The mother of a four-year-old girl who was mauled by an XL bully crossbreed says she is "glad" they will be banned - and she hopes those allowed to keep the dogs will follow the rules.
Amy Hobson's daughter Luna has had surgery twice and might need to have a skin graft after she was left with "significant injuries" to her face in the attack in Nuneaton, Warwickshire, in April.
It was one of a spate of recent attacks and deaths involving XL bully dogs.
The government has now announced the dogs will be added to the list of animals banned under the Dangerous Dog Act from the end of this year.
Speaking about the ban, Ms Hobson told Sky News: "I'm glad they've put this in place. Owners of XL bullies now have to do what the government is saying if they want to keep their dog.
"Hopefully people will do the right thing and get their dogs neutered and muzzle-trained and get them registered on that index."
However, Ms Hobson believes so-called "backyard breeders" will ignore the government and continue to breed the animals. She hopes the police will do more to clamp down on the practice.
Shocking images showed how Luna's face was badly scarred and swollen after she was bitten on the face by one of the animals at the home of a neighbour who lives on their street.
Ms Hobson, 32, says her daughter has been recovering well but will find out in February next year if she will need a skin graft - a procedure where healthy skin is removed from an unaffected area of the body and used to cover lost or damaged skin in another.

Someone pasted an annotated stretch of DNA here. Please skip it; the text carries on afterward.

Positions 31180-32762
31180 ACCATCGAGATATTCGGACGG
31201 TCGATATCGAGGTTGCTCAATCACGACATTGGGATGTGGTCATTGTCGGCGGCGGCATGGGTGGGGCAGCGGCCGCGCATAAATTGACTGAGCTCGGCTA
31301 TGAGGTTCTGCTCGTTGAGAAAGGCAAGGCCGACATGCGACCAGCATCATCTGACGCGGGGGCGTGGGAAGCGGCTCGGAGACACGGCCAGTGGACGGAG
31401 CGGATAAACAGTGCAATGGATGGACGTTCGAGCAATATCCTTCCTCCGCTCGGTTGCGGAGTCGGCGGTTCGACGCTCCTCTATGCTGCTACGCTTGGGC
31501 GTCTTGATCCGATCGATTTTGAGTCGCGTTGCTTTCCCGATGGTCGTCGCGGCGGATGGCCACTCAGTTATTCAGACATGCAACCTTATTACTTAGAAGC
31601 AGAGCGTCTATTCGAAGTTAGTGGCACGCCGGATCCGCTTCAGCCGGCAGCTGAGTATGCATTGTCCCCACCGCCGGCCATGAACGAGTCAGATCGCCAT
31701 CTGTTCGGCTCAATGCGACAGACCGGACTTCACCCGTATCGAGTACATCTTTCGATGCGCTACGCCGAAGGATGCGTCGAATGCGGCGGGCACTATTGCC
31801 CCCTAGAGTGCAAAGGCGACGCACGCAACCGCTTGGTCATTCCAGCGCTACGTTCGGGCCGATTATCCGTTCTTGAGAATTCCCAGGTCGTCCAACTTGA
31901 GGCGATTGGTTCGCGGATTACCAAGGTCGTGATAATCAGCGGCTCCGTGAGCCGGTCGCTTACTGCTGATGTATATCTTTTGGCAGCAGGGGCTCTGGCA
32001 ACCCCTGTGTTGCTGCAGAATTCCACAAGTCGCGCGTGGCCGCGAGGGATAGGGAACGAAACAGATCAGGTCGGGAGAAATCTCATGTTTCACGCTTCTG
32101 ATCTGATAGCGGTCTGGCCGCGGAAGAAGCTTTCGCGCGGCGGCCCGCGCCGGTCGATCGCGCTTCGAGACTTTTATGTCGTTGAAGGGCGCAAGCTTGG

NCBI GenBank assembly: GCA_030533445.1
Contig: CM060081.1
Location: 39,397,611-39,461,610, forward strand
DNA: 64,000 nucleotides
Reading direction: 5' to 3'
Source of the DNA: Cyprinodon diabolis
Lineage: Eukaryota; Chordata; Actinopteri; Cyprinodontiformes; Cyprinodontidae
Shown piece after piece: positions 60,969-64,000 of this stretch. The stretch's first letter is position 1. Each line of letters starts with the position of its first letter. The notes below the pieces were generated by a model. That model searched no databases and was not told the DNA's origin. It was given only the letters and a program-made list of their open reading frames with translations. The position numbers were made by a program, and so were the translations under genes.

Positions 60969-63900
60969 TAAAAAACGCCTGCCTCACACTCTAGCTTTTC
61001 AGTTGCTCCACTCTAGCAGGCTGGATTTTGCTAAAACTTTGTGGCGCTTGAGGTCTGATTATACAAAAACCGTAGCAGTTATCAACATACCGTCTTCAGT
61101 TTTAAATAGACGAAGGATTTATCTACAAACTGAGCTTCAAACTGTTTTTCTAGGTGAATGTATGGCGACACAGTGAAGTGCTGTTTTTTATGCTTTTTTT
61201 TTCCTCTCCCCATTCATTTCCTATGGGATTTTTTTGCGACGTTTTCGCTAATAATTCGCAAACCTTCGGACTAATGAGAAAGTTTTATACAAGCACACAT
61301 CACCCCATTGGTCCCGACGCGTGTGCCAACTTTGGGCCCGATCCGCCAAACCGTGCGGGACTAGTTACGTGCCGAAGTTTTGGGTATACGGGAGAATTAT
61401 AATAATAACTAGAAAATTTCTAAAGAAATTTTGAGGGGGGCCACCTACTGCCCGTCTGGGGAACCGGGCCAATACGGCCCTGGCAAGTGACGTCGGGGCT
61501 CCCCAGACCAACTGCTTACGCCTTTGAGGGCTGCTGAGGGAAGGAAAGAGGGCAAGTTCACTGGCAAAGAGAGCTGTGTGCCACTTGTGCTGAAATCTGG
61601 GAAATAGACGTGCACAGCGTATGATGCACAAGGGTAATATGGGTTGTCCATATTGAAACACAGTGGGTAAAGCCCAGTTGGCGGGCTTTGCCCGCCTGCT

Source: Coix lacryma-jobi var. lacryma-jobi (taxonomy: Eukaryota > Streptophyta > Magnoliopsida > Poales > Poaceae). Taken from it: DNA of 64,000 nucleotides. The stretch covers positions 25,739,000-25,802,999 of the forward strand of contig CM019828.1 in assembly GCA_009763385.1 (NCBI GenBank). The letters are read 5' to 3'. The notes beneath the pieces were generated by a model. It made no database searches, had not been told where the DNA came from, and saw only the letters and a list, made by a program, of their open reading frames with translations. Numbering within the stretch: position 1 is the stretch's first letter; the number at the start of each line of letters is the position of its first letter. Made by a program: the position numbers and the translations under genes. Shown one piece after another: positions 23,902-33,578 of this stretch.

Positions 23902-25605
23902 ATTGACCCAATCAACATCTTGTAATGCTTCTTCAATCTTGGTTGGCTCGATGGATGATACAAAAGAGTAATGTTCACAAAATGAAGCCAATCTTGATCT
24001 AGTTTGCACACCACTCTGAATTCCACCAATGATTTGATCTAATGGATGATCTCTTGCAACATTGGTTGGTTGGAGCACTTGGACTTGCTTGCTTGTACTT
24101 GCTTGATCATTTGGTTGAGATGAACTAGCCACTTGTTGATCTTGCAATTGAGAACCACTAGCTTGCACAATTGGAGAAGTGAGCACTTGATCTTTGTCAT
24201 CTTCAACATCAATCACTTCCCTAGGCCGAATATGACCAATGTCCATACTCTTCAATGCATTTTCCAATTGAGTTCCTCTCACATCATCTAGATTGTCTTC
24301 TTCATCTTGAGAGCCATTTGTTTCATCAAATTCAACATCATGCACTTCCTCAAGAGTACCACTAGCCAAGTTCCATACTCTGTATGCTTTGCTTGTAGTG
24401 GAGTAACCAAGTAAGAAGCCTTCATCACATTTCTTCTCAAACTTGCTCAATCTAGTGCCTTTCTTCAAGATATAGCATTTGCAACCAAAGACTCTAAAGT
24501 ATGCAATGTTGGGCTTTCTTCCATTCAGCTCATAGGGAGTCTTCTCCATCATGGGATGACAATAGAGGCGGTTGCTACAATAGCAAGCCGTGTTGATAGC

"They're just giving her face a bit more time to heal and seeing how her scarring looks and then they'll make the decision about whether she'll need the skin graft," Ms Hobson said.
"I'm hoping they'll say it's healing up nicely. The swelling is still there and the scarring still really obvious, I'm really hoping it recovers well by February."
XL bully owner 'devastated' by ban
Meanwhile, XL bully owner Janet Davies, who lives in Manchester, has said her three-year-old rescue dog is "absolutely not dangerous".
She said that if an XL bully behaves badly, it's because of the owner and they are the ones who should be punished.
Ms Davies said: "It's just devastating, Diesel has done nothing wrong, nothing. Punish the bad owners.
"You might as well say to me ban your child. I work in domestic abuse where you see and hear awful stuff, when I come home the dog is like my therapist.
"He'll play and greet me, lick me to death, knock me over, and that's how I deal with doing this kind of work."
Ms Davies has also said she will hire a dog behaviour specialist to help muzzle-train the dog without traumatising him.
The changes in law will be phased in over several months - with it becoming illegal to breed, sell, advertise, rehome, abandon or allow an XL bully dog to stray in England and Wales from 31 December.
XL bully dogs must also be muzzled and be on a lead in public from that date.
It will then become illegal to own an XL bully dog from 1 February 2024 - unless its owner applies for their animal to be registered on the Index of Exempted Dogs and complies with a strict set of rules by the end of January.
The rules include a requirement to keep their pets muzzled, neutered, microchipped and kept on a lead at all times in public.